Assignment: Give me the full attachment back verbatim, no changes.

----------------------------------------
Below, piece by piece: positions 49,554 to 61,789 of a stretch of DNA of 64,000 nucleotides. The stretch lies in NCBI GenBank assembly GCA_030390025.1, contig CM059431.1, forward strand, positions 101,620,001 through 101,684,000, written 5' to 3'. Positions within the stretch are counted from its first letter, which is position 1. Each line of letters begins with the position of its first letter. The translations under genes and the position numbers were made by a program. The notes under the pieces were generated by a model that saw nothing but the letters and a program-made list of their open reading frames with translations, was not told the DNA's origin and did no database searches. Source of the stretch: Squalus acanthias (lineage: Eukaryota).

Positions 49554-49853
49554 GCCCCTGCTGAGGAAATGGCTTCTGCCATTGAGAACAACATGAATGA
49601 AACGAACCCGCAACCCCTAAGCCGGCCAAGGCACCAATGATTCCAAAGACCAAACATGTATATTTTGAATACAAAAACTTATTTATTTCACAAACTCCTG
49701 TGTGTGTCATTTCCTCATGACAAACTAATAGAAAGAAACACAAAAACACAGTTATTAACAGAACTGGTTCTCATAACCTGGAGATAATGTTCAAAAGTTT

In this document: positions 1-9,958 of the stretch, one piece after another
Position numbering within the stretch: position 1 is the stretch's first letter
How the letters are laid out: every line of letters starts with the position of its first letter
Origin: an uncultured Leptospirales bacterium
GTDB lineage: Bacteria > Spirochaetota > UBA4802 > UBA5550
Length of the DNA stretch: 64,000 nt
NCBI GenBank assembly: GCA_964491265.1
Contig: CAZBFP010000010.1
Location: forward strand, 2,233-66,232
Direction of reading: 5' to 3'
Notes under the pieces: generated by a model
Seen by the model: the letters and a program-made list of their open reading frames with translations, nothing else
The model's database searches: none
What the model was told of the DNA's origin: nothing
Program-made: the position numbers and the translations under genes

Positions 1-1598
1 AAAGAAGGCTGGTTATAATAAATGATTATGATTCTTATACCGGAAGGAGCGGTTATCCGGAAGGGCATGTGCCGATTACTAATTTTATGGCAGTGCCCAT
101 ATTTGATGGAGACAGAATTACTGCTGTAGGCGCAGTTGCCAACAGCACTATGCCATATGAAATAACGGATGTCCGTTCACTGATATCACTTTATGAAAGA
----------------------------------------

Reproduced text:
Below, piece by piece: positions 49,554 to 61,789 of a stretch of DNA of 64,000 nucleotides. The stretch lies in NCBI GenBank assembly GCA_030390025.1, contig CM059431.1, forward strand, positions 101,620,001 through 101,684,000, written 5' to 3'. Positions within the stretch are counted from its first letter, which is position 1. Each line of letters begins with the position of its first letter. The translations under genes and the position numbers were made by a program. The notes under the pieces were generated by a model that saw nothing but the letters and a program-made list of their open reading frames with translations, was not told the DNA's origin and did no database searches. Source of the stretch: Squalus acanthias (lineage: Eukaryota).

Positions 49554-49853
49554 GCCCCTGCTGAGGAAATGGCTTCTGCCATTGAGAACAACATGAATGA
49601 AACGAACCCGCAACCCCTAAGCCGGCCAAGGCACCAATGATTCCAAAGACCAAACATGTATATTTTGAATACAAAAACTTATTTATTTCACAAACTCCTG
49701 TGTGTGTCATTTCCTCATGACAAACTAATAGAAAGAAACACAAAAACACAGTTATTAACAGAACTGGTTCTCATAACCTGGAGATAATGTTCAAAAGTTT

In this document: positions 1-9,958 of the stretch, one piece after another
Position numbering within the stretch: position 1 is the stretch's first letter
How the letters are laid out: every line of letters starts with the position of its first letter
Origin: an uncultured Leptospirales bacterium
GTDB lineage: Bacteria > Spirochaetota > UBA4802 > UBA5550
Length of the DNA stretch: 64,000 nt
NCBI GenBank assembly: GCA_964491265.1
Contig: CAZBFP010000010.1
Location: forward strand, 2,233-66,232
Direction of reading: 5' to 3'
Notes under the pieces: generated by a model
Seen by the model: the letters and a program-made list of their open reading frames with translations, nothing else
The model's database searches: none
What the model was told of the DNA's origin: nothing
Program-made: the position numbers and the translations under genes

Positions 1-1598
1 AAAGAAGGCTGGTTATAATAAATGATTATGATTCTTATACCGGAAGGAGCGGTTATCCGGAAGGGCATGTGCCGATTACTAATTTTATGGCAGTGCCCAT
101 ATTTGATGGAGACAGAATTACTGCTGTAGGCGCAGTTGCCAACAGCACTATGCCATATGAAATAACGGATGTCCGTTCACTGATATCACTTTATGAAAGA